Friday 12 February 2016

Creative economy policy in developing countries: The case of Indonesia 
Fikri Zul Fahmi, Philip McCann and Sierdjan Koster
University of Groningen
Economic growth policies based on the creative economy have arrived in Indonesia. Widely adopted in Anglo-Saxon and European countries, the Indonesian government has recently embraced the idea. A ministry was established to coordinate the creative economy sector especially. The goal is to inspire the growth of creative industries as a driver for local economic development. However, the national policy formulation and the local implementations and interpretations are importantly divorced. This can jeopardize the anticipated outcomes. Local forces and path dependence appear strong. Cities rich in traditional culture interpret the creative economy discourse in terms of traditional handicraft businesses and tourism. Meanwhile, in more advanced cities, the ‘real’ creative industries are already growing and the local government started to be aware of the difference between creative industries and long-established traditional businesses which focus on heritage, conservative values. Yet, it is visible that in both situations, local governments use the creative economy policy to reinforce what is already there.

This is what we found in Bandung, Surakarta and Yogyakarta, the first three cities to implement the creative economy policy in Indonesia. Bandung is the only city in which the interpretation aligns with the general understanding of a creative economy that emphasises innovation and new knowledge creation. Meanwhile, in Surakarta and Yogyakarta the term creative economy is used, while it refers to existing ‘traditional’ cultural economic activities – batik and traditional crafts - which have been in operation for years. These different interpretations are governed by several factors. Firstly, in Bandung there were ‘intermediaries’, especially The British Council, university actors and epistemic communities, who introduced the creative economy discourse and directed the local government’s interpretation towards the creative economy concept. Secondly, related to this, these intermediaries helped structure local assemblages and influenced local policies so that the creative economy not only became a development discourse, but also an important strategy embodied in local policies. In comparison, the creative economy was applied by the national government in Surakarta and Yogyakarta as ‘pilot projects’, but at the end of the day, the local governments in these cities decided to focus on traditional cultural industries as these industries are big and have been cultural attractions in these cities. Thirdly, there is a strong attachment to traditional culture in Surakarta and Yogyakarta, making it politically challenging to prioritize a ‘modern’, innovative creative economy like in Bandung.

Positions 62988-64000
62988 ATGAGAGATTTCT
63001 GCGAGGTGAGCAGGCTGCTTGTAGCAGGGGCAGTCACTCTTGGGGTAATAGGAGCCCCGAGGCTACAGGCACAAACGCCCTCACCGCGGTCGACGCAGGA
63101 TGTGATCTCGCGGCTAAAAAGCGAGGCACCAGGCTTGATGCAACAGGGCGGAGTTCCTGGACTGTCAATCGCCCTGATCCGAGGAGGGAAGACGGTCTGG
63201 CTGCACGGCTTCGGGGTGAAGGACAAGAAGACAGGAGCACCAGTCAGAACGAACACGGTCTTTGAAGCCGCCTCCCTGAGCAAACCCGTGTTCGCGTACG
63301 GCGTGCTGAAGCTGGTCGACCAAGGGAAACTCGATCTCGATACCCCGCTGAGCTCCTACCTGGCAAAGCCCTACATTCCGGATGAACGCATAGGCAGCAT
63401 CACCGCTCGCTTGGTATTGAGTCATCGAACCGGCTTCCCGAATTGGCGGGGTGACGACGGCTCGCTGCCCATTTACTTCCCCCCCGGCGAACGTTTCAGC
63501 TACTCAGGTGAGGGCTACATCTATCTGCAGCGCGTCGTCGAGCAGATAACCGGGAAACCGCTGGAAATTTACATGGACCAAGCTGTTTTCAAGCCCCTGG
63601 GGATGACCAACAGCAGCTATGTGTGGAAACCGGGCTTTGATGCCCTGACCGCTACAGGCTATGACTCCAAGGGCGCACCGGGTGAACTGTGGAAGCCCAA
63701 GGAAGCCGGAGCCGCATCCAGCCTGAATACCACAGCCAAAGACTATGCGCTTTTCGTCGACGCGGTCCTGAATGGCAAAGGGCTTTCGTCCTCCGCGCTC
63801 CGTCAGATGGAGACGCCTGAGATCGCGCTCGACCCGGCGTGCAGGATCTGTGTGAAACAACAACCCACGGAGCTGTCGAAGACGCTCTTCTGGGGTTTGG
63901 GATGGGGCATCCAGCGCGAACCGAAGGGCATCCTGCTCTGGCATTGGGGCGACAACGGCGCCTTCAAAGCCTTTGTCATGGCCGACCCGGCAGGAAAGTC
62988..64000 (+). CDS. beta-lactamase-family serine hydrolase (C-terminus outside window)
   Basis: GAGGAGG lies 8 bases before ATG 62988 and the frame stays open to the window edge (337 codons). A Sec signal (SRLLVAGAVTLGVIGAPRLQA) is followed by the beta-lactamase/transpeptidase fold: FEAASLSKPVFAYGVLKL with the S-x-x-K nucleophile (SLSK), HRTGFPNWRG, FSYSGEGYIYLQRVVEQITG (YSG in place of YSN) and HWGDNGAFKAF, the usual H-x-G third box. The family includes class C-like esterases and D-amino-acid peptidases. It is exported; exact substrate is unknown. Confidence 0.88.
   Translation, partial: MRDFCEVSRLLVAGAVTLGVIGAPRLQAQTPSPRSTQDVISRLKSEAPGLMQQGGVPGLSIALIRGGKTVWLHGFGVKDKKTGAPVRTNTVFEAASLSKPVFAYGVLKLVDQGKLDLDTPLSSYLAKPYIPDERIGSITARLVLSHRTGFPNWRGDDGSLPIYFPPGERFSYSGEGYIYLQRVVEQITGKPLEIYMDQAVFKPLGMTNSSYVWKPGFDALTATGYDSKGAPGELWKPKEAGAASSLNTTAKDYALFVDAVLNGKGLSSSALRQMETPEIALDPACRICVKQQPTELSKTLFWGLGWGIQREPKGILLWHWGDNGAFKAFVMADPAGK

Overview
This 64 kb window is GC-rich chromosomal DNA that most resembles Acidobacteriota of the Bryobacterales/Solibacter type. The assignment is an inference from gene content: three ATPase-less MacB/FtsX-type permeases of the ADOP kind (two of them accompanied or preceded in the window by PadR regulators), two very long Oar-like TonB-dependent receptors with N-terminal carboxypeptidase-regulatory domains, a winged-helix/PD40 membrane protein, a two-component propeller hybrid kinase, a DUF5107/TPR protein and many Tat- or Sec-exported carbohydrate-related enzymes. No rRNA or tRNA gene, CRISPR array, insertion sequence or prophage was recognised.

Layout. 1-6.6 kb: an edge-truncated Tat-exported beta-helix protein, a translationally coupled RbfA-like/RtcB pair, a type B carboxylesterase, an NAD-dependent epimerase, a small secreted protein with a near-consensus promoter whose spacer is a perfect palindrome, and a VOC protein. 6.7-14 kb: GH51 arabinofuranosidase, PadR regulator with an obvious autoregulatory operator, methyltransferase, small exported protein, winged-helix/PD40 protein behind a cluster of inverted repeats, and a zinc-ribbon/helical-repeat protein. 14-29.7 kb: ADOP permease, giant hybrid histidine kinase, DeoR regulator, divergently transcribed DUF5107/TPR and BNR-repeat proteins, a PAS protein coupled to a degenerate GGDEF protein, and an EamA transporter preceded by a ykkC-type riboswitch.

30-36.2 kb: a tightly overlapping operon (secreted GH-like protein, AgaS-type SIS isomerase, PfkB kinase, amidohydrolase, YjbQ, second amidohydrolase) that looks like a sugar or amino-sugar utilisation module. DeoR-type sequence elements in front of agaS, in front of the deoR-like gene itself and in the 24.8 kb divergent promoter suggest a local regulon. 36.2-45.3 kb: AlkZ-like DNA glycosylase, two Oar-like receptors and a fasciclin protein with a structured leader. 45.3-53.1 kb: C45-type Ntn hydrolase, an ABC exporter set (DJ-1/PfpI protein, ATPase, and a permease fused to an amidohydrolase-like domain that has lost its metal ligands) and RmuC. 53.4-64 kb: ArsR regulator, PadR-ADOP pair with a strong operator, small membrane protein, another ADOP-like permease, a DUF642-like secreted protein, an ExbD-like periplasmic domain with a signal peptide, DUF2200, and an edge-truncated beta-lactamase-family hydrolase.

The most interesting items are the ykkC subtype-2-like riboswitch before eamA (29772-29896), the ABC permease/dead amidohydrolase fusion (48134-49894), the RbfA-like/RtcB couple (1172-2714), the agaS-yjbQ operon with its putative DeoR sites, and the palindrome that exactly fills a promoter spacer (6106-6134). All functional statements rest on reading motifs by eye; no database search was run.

The creative economy idea has become a temptation for many governments in Asian developing countries. However, often this means copy-pasting the word  ‘creative economy’ without considering whether the concept is suitable for local contexts. The Indonesian case thus provides insights for other developing countries. So, can stimulating a creative economy be the way forward for developing countries? It can, in some cities. There would be some cities that will be ready for this ‘creative turn’, while for others continuing the development of tradition-based economic activities might be more relevant. This, of course, depends on what the local government wants to do: developing the ‘innovative-style’ of creative economy, or rather protecting traditional values in cultural industries. Governments clearly can do both, but they need to acknowledge that the accompanying policy strategies as well as the expected economic gains importantly differ. For example, to support a ‘real’ creative economy, it is crucial to develop a climate  that allows creative industries or entrepreneurs to collaborate and build networks. Meanwhile, to support the traditional cultural economy, supply-side support seems important, as the small businesses involved in the sector are  vulnerable and have a limited capacity to highlight and economise cultural values. Given the weak articulation of the national policy and the different local interpretations, the creative economy policy in its current form is unlikely to become the silver bullet the Indonesian government wants it to be.

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